What is a Whiplash Injury?
While most commonly associated with vehicular accidents, a whiplash is basically any blow or impact that results in an individual’s head jerking forward or backward with enough force to stretch or tear the muscles and tendon in the neck. Many people confuse whiplash injuries with neck strain even though a whiplash is more serious, mainly because they have similar causes, symptoms, and strains.
In order to properly assess whether you might be suffering from a soft tissue injury and in need of medical attention, the following symptoms are described as usually felt by people who have experienced a whiplash injury:
- Intermittent head aches, problems with blurry vision, loss of balance or orientation
- Physical fatigue
- Stiffness and lingering pain in the neck
- Tinnitus (ringing in the ears)
- Lack of sleep or difficulties maintaining comfort during sleep
- Problems concentrating or remembering things
If any or all of the listed above is felt by an individual who’s just been in a vehicle accident – whether as a passenger, driver, or bystander – it is strongly advisable to seek medical help immediately, as the possibility of a whiplash injury is very high.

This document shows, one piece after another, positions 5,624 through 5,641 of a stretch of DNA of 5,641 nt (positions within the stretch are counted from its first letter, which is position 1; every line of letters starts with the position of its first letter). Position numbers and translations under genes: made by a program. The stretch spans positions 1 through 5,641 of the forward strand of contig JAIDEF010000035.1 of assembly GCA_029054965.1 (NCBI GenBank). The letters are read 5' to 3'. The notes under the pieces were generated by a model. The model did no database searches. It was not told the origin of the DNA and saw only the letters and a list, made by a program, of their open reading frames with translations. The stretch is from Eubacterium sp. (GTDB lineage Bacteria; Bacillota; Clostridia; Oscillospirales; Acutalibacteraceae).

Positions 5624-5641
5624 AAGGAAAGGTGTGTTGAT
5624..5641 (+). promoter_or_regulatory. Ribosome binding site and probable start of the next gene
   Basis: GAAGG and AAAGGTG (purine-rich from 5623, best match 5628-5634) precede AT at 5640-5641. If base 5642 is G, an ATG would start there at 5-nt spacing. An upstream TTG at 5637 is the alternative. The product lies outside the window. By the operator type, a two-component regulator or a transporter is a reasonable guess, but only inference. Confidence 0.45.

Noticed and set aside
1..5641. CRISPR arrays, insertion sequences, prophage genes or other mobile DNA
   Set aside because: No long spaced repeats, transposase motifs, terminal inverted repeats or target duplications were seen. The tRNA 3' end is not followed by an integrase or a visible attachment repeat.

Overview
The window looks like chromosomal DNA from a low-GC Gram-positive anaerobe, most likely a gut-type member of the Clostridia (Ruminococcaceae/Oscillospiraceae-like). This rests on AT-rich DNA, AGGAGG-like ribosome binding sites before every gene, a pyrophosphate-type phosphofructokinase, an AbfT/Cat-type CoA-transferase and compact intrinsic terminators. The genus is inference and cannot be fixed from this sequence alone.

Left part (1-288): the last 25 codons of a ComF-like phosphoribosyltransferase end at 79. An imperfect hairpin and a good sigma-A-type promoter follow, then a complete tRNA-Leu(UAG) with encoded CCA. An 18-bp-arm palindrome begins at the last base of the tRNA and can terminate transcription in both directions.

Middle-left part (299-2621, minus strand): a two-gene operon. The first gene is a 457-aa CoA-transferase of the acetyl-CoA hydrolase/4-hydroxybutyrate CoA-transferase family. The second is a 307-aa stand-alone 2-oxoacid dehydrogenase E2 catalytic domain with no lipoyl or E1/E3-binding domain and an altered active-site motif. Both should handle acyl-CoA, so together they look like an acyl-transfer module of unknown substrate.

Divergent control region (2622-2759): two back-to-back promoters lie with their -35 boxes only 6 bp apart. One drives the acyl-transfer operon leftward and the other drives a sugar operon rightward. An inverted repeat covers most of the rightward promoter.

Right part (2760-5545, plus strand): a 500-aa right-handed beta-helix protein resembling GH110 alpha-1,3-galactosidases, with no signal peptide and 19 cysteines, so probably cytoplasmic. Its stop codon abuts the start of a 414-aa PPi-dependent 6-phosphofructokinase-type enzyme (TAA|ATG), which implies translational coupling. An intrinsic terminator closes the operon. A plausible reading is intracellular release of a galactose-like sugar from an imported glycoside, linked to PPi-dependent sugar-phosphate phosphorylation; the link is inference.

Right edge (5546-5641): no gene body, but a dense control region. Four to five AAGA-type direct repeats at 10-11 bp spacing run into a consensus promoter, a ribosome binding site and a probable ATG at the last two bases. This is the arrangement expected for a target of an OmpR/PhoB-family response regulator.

What Makes Whiplash Injuries Dangerous?
There’s more than one reason why a whiplash injury is not to be taken lightly. First is that the injury isn’t always apparent. Sometimes the pain is felt almost immediately after the accident, but there are times where it takes several hours or days before a person feels the underlying pain.
Additionally, there are whiplash injuries that are only diagnosed as “soft tissue” injuries, which are equally as painful but cannot be detected by an X-ray because the damage is on the muscles of the neck instead of the spine. Another thing about whiplash injuries is that they could also cause a concussion, which is potentially lethal and requires immediate medical attention.
Finally, a whiplash is a debilitating injury which can prevent people from working and functioning normally for a certain period of time, which means loss of income and added medical expenses.